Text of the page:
SCOTUS Ruling Favors On-Premise Signs

The Supreme Court of the United States (SCOTUS, Washington) has ruled that the traditional regulatory distinction between on-premises signs and off-premises signs (billboards) is content-neutral and, therefore, constitutional.

The ruling came in a closely watched case, City of Austin v. Reagan National Advertising. A lower court had ruled that cities could not differentiate between the two types of signs. The International Sign Association (ISA; Alexandria, VA) had submitted two amicus briefs to SCOTUS urging them to rule in favor of on-premises signs.

“ISA has long contended that the traditional regulatory distinction between on-premises signs and billboards is location-based, not content-based, and that eliminating the distinction would be harmful to the on-premises sign industry,” reads a statement, in part, from the association.

“We submitted our briefs to educate the Court on the practical and legal differences between on-premises signs and billboards, and to point out the importance of on-premises signs to America’s small businesses, and it appears that the justices took our advice to heart,” said David Hickey, ISA’s vice president of advocacy. “Thanks to the Court’s decision in Austin v. Reagan, we will have regulatory certainty across the country and our industry can continue to succeed and grow.”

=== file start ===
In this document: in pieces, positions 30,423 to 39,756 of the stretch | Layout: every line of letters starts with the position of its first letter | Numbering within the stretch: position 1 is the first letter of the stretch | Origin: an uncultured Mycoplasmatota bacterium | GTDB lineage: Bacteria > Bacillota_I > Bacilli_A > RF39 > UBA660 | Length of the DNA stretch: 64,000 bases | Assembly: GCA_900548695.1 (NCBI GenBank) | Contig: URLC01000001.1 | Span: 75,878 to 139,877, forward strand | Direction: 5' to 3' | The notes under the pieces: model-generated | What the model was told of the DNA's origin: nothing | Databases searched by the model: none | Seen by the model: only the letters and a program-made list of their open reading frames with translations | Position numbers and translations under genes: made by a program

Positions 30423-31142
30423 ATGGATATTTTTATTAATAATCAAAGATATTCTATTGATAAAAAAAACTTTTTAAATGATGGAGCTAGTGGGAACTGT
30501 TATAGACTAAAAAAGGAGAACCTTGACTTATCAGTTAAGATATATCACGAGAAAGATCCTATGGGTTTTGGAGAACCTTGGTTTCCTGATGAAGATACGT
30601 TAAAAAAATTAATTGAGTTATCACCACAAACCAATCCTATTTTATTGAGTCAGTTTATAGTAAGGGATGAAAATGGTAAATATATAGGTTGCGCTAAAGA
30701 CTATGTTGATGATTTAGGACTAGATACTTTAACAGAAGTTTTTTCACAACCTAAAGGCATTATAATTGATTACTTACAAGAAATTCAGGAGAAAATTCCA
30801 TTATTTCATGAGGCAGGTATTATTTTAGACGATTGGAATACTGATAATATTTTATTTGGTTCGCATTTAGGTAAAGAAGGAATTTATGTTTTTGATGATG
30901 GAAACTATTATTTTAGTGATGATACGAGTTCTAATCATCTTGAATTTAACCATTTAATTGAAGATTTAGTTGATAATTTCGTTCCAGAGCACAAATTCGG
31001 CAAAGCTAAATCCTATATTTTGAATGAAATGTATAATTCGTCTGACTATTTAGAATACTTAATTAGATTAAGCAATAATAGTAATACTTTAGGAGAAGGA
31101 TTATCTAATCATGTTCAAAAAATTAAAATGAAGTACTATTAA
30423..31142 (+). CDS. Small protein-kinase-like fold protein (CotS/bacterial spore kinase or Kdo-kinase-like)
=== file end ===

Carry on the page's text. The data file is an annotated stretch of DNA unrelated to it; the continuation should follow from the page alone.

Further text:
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The post SCOTUS Ruling Favors On-Premise Signs appeared first on Signs of the Times.

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